- A driver learns from the past to lead the future
- A driver builds up his own trucking business
- Father and son share a love of life on the road, even if it makes visits rare
- This driver always makes time to mentor the next generation — whether at home or on the road
- This driver helps rookie truckers learn the ropes
- Home-schooling in a truck means the country is a classroom
- This driver sees the world through Google Glass
- A career trucker brings his tales of the road to people in hospice
- How driver Paul Sedlak finds motivation to reach his fitness goals
- I Love Trucking: More than a job, driving is a way of life
You’ve Got a Friend
A culture of caring exists at the Atlanta South TA, embracing road-weary drivers as soon as they park their trucks. It’s a direct result of owner Bob Ryan’s faith and philosophy of helping others. When they are not at the truckstop, members of the Ryan family can often be found on missions to developing countries, helping the locals to build their church and community. At home, Ryan founded an annual charity golf tournament that raises money to help needy children join community sports programs — providing them with equipment and uniforms. The tournament also funds sports scholarships for deserving students.
That nurturing spirit thrives at the truckstop as well, and is embraced by its employees, who are always ready to help their customers. “I’ve had people tell me that when they come to Atlanta South they can feel the difference,” says Kevin Ryan, vice president and general manager of the sprawling oasis off of I-75.
His dad, Bob, notes that drivers know exactly what to expect when they roll in. “Being family-operated is a huge deal. The drivers know me, my wife Susan and my son Kevin. They know we’ll be here. We’ve never been closed for a second since we first opened 24 years ago.”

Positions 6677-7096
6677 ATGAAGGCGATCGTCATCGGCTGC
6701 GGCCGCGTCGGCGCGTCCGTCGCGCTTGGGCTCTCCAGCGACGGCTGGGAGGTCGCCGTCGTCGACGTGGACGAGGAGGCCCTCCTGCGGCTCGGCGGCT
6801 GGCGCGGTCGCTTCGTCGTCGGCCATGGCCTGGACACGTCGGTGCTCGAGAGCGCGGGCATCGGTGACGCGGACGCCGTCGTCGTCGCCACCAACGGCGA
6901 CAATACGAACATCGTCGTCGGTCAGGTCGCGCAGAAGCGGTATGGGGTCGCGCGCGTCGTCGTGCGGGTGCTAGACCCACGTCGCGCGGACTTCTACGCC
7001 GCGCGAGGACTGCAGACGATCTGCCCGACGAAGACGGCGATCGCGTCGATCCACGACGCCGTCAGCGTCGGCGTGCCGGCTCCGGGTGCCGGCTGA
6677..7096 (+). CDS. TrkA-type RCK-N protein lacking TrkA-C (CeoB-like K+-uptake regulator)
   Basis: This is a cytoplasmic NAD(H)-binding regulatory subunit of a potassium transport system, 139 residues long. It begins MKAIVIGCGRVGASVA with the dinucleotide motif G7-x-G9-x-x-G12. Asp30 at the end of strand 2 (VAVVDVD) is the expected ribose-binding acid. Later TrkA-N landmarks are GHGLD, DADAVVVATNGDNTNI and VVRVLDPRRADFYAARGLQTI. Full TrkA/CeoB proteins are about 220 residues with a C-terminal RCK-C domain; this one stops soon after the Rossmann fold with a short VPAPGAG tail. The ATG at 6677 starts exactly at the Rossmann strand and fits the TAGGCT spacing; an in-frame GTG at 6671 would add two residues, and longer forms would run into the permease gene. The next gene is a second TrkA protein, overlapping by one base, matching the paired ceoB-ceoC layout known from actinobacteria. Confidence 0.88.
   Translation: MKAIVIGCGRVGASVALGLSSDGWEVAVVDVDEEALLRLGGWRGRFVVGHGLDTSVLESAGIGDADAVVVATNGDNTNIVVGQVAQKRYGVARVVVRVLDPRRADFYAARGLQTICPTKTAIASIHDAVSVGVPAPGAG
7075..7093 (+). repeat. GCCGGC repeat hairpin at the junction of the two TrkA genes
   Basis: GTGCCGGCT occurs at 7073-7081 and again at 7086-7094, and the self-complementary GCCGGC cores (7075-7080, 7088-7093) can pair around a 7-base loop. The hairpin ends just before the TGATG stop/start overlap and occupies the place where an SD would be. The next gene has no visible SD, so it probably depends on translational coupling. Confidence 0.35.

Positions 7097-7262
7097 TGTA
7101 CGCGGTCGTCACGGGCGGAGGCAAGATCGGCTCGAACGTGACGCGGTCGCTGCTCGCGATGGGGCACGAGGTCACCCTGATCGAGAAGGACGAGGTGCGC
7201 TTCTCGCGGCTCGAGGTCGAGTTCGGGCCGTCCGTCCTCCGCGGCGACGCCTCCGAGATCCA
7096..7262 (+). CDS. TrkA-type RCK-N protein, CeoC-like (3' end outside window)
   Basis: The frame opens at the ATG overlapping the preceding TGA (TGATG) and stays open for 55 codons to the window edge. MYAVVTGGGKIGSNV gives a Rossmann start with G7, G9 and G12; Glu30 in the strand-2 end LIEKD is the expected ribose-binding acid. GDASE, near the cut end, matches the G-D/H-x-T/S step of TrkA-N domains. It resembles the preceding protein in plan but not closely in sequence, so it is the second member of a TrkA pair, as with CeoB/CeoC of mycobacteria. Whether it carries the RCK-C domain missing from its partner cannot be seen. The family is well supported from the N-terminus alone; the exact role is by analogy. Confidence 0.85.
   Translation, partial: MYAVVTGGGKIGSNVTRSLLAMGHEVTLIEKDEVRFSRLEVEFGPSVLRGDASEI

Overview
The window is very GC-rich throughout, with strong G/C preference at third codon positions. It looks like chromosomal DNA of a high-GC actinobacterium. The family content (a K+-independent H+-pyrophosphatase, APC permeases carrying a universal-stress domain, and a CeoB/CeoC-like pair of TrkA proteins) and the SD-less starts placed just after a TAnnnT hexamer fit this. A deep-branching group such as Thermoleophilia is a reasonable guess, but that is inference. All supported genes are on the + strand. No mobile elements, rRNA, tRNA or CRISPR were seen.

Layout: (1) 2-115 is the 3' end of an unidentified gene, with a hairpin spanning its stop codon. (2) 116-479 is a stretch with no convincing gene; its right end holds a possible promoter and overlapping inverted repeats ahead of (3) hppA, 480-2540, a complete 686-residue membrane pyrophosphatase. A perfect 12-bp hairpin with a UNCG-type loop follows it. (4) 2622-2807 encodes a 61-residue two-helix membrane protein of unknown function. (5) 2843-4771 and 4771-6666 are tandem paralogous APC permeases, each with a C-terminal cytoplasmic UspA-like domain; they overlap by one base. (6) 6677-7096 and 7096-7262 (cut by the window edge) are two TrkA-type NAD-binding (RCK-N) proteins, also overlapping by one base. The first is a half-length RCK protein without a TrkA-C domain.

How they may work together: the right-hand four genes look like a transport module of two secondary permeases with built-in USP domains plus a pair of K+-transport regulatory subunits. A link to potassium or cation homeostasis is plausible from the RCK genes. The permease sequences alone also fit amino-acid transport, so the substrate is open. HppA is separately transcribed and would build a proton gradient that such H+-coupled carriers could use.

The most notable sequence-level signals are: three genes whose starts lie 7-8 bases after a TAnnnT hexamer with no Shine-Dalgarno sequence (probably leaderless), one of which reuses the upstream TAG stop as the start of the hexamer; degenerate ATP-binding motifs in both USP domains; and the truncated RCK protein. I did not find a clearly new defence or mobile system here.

“I personally handwrite a note to everyone who fills out one of our comment cards,” says owner Bob Ryan.
The chapel, operated by Truckstop Ministries, has full-time chaplains. “We run a Christian place — most of us are strong Christians but we don’t push it on anybody. We just ask our employees to treat everyone the way they would like to be treated and that makes a big difference,” Ryan says.
The motto at Atlanta South TA is “Together We Build” and though it refers to a positive attitude throughout the staff, building is something of a regular feature at the travel center. Over the course of 24 years, Ryan has put millions of dollars of his own into 14 major remodels, including a handsome bridge that leads into the restaurant. The wood and wagon wheels were donated by local residents with barns.
The latest renovation took place at the fuel island, where new state-of-the-art diesel pumps were installed.
When their truck is in the shop, drivers might fret and worry, but Pete White puts them at ease. He’s been working at the location for almost 17 years now — so he and the drivers who stop by know each other well. “I love working in the shop,” he says. “I love meeting the customers, and helping them get in and out quickly. It’s true that a driver may come to us, upset about their truck, but I always tell them, ‘I know it’s been a bad day, but it will get better.’”